Frank,

I have given some details of the design in the post Cross sectional study design and analysis technique for evaluating the impact of COVID 19 on radiotherapy quality of care indicators. Briefly my goal is to analyze the impact of the treatment period on the number of Quality Indicators adhered to.

For each treatment course, we will therefore have a count of QI adhered to - for some it may be 19, while others it may be 0. Realistically, however, it is likely the number will lie between 18 to 8. This is because some of the QIs are always adhered to in our setting (and unfortunately one is never).

I started out by doing a sample size calculation using the posamsize function with probability vectors like this : (note that the values in the vector represent the proportion of the treatment courses that will fall in each of the 11 possible counts)

```
p <- c(0.9,0,0,0,0,0,0,0.1,0,0,0) #Sample size = 415.5
q <- c(0.8,0,0,0,0,0,0,0.2,0,0,0) #Sample size = 233.7
r <- c(0.7,0,0,0,0,0,0,0.2,0.1,0,0) #Sample Size = 178.1
```

and so on but this quickly became tedious.

I noted though that the sample size increased as we had more extreme values of the probability and that it did not matter where the values were placed in the vector. For example:

```
x <- c(0.7,0.0,0.01,0.02,0.03,0,0.03,0,0.2,0,0.01) # Sample Size = 172.9
y <- c(0.6,0.0,0.01,0.02,0.03,0,0.03,0,0.3,0,0.01) # Sample Size = 148.9
```

As I have outlined in my last post I tried to use the expand grid function to generate probability but ran out of memory. Essentially I realized I needed a set of 11 probabilities where the sum would equal 1. So that is where the Dirichlet function came in (after some searching in StackExchange).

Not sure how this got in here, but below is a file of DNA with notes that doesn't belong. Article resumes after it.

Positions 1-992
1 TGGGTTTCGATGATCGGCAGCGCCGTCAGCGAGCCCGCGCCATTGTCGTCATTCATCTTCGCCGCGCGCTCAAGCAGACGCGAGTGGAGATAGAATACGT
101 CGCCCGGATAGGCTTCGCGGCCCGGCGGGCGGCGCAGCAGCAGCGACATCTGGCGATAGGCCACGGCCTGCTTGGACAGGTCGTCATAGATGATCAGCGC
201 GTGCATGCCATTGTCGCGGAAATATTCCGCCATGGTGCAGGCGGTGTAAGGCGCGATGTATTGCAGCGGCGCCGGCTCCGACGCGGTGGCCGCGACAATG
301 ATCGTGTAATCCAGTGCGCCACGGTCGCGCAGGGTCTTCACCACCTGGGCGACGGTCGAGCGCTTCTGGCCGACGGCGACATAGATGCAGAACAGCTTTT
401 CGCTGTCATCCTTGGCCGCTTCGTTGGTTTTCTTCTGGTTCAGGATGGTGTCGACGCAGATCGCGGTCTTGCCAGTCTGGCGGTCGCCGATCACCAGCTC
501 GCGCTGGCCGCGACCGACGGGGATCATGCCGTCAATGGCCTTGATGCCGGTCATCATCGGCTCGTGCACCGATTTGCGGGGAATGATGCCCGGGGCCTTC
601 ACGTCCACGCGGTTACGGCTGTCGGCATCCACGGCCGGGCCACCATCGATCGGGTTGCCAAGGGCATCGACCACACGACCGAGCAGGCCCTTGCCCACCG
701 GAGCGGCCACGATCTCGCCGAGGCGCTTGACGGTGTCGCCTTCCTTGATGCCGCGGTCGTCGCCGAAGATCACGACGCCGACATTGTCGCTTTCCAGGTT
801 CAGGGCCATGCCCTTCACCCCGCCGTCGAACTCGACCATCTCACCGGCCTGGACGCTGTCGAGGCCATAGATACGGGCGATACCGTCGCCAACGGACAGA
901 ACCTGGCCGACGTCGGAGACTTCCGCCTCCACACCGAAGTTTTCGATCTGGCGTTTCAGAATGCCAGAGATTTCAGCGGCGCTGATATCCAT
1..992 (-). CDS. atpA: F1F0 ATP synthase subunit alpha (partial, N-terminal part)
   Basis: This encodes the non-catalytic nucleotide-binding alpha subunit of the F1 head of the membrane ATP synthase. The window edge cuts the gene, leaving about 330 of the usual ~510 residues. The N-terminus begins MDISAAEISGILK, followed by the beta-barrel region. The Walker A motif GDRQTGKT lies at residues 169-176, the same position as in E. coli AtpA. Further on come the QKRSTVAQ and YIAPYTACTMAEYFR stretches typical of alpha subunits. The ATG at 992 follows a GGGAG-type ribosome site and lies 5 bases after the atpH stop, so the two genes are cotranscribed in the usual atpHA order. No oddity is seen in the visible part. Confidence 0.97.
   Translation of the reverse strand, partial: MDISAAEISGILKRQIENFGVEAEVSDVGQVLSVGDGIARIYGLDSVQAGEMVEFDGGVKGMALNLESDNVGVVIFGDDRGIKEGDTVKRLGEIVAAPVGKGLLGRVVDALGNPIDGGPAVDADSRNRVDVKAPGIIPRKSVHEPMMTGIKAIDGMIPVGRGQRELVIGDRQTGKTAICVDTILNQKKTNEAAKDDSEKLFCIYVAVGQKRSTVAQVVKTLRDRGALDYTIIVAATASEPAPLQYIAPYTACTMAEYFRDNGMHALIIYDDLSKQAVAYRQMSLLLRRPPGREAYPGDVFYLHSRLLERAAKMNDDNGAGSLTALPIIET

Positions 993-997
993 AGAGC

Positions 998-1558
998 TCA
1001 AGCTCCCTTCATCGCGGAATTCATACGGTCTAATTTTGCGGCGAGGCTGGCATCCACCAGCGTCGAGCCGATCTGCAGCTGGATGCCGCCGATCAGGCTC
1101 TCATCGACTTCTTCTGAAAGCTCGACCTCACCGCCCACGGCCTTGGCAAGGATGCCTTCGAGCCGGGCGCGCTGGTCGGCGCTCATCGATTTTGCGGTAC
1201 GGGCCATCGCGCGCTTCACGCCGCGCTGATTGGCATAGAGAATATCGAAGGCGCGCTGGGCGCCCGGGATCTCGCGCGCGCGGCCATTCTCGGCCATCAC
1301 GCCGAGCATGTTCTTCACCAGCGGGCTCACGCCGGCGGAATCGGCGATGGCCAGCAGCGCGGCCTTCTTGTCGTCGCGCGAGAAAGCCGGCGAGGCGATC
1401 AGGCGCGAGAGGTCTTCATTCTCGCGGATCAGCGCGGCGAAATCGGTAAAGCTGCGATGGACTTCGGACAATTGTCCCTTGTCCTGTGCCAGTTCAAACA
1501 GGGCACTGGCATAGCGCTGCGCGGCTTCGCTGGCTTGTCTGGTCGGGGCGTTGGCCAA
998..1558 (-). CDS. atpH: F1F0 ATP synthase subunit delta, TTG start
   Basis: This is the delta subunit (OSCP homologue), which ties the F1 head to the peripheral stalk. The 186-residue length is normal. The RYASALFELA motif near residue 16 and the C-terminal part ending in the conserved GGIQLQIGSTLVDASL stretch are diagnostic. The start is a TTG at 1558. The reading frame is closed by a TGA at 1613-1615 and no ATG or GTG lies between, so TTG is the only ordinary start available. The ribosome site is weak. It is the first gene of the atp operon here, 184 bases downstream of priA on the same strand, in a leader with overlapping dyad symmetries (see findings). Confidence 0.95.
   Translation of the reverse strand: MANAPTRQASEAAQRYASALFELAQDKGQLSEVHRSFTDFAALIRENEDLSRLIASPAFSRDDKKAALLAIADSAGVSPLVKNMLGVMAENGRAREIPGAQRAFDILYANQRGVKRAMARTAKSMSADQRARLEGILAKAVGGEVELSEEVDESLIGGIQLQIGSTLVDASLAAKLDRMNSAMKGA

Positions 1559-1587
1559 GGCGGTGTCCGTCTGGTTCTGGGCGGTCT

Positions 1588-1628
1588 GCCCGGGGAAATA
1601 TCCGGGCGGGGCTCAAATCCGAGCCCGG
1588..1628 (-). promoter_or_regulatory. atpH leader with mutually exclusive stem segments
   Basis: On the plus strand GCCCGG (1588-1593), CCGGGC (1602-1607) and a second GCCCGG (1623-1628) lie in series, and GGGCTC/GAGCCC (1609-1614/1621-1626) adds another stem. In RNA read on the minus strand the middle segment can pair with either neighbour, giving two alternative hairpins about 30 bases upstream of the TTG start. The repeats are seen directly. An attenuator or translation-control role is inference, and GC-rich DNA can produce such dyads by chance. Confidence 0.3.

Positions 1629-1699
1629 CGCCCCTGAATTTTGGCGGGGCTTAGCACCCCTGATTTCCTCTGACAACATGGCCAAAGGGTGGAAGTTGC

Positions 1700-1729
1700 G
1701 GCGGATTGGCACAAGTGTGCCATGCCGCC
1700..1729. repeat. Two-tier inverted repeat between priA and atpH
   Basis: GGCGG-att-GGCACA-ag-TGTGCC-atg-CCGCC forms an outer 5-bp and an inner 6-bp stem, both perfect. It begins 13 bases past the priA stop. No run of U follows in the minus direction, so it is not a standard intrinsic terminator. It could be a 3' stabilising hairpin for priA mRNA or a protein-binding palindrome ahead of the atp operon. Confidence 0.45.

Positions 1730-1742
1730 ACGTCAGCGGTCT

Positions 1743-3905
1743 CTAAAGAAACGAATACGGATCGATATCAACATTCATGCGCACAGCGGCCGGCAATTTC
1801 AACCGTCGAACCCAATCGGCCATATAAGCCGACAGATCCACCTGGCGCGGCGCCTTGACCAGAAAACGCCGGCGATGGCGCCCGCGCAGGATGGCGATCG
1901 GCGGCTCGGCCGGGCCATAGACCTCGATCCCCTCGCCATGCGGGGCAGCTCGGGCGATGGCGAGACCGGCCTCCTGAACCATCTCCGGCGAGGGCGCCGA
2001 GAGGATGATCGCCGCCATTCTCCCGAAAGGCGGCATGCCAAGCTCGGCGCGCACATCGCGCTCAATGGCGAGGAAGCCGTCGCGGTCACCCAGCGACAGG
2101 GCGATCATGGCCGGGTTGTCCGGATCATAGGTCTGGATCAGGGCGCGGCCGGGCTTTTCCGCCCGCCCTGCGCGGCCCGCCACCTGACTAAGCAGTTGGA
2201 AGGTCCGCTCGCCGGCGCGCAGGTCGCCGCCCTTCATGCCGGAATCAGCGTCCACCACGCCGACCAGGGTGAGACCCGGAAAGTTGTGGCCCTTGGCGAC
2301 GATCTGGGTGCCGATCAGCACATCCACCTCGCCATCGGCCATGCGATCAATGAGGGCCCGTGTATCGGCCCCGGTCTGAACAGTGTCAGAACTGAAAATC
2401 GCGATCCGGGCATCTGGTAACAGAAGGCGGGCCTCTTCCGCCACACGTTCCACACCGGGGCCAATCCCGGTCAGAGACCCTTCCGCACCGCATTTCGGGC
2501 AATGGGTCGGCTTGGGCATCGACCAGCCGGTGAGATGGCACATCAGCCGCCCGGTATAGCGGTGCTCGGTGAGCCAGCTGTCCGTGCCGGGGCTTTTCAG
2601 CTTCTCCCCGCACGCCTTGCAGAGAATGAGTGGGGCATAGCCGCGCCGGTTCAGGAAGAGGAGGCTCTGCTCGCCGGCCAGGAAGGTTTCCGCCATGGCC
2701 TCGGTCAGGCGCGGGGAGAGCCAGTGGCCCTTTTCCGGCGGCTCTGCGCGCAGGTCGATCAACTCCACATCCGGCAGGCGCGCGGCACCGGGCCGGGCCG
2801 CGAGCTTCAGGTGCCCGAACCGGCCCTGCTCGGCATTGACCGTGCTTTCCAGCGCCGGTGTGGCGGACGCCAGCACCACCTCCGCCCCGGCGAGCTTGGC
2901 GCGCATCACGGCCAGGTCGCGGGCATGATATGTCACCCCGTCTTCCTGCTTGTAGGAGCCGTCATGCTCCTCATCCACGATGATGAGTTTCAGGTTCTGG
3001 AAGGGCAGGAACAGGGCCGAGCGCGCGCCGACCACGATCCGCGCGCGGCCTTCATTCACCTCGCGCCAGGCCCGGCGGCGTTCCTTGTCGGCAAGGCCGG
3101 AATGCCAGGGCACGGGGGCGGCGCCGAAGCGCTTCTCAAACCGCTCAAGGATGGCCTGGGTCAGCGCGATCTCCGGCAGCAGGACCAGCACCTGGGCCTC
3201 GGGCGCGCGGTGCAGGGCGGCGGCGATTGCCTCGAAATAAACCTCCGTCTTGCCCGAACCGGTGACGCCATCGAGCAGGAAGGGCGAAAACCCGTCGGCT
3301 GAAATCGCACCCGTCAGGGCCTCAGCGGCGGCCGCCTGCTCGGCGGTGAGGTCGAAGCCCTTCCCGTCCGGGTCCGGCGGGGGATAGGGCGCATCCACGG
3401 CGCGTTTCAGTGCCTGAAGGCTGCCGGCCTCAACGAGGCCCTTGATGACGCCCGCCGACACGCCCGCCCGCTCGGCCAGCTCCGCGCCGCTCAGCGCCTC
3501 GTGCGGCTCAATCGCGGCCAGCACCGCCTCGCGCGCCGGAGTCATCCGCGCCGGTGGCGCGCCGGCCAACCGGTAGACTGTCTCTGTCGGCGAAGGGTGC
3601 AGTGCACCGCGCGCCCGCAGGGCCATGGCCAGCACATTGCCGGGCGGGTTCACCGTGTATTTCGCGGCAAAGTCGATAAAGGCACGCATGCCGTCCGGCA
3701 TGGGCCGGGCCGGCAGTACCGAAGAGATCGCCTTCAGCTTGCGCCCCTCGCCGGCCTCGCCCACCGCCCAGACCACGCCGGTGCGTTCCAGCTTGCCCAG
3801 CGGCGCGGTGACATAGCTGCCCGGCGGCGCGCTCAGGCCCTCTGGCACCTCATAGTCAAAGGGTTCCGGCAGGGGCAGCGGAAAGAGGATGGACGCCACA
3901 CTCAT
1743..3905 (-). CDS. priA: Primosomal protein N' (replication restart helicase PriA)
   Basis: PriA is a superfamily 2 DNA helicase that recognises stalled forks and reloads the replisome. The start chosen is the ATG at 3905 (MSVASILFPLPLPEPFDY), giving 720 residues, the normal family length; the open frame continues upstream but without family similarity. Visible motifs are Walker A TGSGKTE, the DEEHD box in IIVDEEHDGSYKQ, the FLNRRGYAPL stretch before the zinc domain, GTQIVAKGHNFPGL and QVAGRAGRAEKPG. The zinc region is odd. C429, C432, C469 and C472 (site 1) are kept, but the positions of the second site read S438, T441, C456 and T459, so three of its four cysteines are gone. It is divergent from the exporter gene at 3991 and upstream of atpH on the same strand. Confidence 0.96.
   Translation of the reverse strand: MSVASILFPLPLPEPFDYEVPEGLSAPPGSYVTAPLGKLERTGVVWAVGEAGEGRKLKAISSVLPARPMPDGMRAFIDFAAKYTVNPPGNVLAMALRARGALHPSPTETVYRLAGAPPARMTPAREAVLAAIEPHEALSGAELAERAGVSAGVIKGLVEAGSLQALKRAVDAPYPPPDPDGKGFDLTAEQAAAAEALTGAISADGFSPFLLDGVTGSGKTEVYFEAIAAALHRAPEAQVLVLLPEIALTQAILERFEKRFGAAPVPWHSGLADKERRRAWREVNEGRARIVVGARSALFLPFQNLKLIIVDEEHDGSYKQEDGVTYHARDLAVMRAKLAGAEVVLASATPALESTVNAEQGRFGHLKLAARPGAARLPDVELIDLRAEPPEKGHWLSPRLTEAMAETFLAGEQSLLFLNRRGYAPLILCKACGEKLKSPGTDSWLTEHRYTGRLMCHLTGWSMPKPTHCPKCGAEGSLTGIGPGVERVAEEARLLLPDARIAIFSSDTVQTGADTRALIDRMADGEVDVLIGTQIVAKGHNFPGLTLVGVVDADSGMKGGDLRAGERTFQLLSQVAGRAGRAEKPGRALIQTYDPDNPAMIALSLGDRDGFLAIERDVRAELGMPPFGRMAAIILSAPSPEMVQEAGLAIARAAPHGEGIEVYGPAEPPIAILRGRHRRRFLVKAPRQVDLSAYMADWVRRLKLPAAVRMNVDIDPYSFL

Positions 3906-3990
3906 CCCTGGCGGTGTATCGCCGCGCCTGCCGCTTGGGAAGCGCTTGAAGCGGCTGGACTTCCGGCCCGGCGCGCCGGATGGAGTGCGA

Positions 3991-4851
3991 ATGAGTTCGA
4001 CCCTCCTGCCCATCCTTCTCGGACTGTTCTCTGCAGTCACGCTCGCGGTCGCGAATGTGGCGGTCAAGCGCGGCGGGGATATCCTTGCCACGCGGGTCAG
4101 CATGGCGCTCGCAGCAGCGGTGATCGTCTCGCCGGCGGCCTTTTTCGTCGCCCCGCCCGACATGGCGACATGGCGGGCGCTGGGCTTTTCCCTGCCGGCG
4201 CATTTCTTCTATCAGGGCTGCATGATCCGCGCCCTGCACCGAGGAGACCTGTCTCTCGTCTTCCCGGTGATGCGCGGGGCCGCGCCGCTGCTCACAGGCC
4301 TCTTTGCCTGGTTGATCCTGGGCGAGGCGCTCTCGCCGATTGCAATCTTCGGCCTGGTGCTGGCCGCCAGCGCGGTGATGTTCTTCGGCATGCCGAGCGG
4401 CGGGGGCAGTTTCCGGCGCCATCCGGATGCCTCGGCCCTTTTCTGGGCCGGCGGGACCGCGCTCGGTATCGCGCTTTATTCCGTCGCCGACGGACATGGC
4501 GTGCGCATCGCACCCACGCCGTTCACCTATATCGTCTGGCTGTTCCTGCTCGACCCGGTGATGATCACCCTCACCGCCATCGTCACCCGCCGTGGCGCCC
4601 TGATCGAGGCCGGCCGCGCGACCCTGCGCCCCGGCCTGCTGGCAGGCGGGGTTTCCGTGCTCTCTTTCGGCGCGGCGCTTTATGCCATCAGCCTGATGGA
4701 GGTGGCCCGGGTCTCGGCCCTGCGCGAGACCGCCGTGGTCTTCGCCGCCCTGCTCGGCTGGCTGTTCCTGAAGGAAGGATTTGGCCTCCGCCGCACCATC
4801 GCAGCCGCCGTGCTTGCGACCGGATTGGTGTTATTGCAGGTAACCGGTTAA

I put this up here as I also feel that the narrow range of sample sizes I am getting is unrealistic. However, I know that it is also unrealistic that we will have a probablity distribution like p for example. Most likely we will have something like x and y but what exactly will come I have no idea. Hence I decided to simulate this using random numbers.

After some playing around with the rdirichlet function I realized that the alpha parameter influences how the probablity - hence I decided to put random numbers in the alpha parameter in the code above.

After further searching I came across the RandVec which does the same thing - generate a set of vectors of values with a fixed sum (in this case 1).

```
library(Surrogate)
library(data.table)
library(Hmisc)
x <- c(0.6,0.0,0.01,0.02,0.03,0,0.03,0,0.3,0,0.01)
posamsize(x,odds.ratio=2.5)
l <- RandVec(a=0,b=1,s=1,n=11,m=100)$RandVecOutput
l <- as.data.frame(l)
l1 <- l %>% transpose(.)
l1 <- l1 %>%
rowwise() %>%
mutate(ss=posamsize(c_across(V1:V11),odds.ratio=2.5,power=0.8,alpha=0.05)$n)
```

The resultant sample sizes are essentially similar.

I would love to learn more about how we should actually do these sample size calculations from you Frank.

Link to the protocol for the study being drafted is here : Link to protocol.